When rights collide, the Canadian way is to seek compromise and accommodation. But sometimes a choice has to be made. One such time involves a sexual assault trial in Toronto where the victim wishes to wear a Muslim face veil, a niqab, while testifying.
The Ontario Court of Appeal tried to evade choosing. It offered a straitjacket of noble principles to the trial judge who will ultimately make the choice. The appeal court was eloquent in defending both the right to a fair trial and freedom of religion. But it shrank from going where its own logic seems to lead - toward an expectation that women will have their face bare, in cases such as this one where their testimony is vital to the state's case and where their credibility is at issue.
An example of that logic is a statement on why appellate courts should defer to trial judges on the niqab question: "There can be no doubt that judges who actually see the participants in the process are in a better position to make the sensitive determinations required than an appellate court." The justice system emphasizes the intangible, human elements. Shouldn't the obligation to remove the niqab follow?
Seeing the participants in a trial is a basic feature of the legal system, for reasons the appeal court sets out clearly. One is that counsel in the heat of a cross-examination battle make decisions partly on visual cues. Another is to help jurors make findings of credibility or reliability.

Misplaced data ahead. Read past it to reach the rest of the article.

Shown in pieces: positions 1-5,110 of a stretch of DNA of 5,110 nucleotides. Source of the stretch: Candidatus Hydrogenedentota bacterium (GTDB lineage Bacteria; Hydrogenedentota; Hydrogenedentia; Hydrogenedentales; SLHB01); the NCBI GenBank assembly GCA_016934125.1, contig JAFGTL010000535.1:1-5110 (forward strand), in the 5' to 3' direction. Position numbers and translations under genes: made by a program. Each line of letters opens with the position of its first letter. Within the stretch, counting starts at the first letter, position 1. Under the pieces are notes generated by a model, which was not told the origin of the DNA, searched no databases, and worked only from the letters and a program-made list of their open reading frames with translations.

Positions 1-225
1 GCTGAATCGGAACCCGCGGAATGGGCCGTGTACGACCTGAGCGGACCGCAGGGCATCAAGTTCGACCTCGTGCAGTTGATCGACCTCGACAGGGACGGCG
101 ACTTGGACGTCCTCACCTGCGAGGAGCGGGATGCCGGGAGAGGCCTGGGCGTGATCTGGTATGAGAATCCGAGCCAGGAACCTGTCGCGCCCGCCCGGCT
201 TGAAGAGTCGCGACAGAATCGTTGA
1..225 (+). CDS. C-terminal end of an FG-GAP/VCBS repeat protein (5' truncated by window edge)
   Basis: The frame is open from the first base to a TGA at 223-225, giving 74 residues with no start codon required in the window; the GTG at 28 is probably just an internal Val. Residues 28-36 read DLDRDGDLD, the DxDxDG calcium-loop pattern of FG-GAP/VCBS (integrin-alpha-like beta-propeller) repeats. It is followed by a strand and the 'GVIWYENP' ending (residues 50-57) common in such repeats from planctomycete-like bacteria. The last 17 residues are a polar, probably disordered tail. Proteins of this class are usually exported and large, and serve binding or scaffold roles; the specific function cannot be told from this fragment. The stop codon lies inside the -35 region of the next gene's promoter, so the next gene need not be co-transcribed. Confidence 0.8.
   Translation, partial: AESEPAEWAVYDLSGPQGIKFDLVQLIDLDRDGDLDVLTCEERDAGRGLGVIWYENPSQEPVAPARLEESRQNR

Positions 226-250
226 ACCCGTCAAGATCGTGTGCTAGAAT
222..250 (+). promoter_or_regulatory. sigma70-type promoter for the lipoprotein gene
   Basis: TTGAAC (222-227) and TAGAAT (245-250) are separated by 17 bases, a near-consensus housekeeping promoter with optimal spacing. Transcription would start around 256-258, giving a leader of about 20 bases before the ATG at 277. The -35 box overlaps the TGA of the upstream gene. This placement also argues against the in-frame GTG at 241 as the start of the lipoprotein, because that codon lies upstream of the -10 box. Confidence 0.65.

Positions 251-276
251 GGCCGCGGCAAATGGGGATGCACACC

There is something very fine about a deliberative body that treats with the highest respect the right of a minority individual to her religious customs in the public sphere, a right facing limits in Quebec and France. But the court pushes compromise too far. A courtroom could be virtually closed to men - no male spectators, a female judge, all-female courtroom staff. Even the cross-examining counsel might be required to be a woman. This courtroom-rigging amounts to a system walking on eggshells, not merely balancing rights. An accused in such a courtroom would ask whether the system is emotionally tuned against him.
It's fair that an observant Muslim woman be permitted to wear her face veil when credibility is not at issue, or she is peripheral to the case. But once the court acknowledged that "an accused who is denied the right to see the full face of a Crown witness, particularly the accuser, during cross-examination loses something of potential value to the defence," it should have stated unequivocally its expectation that in such cases to the niqab be removed for the sake of a fair trial.
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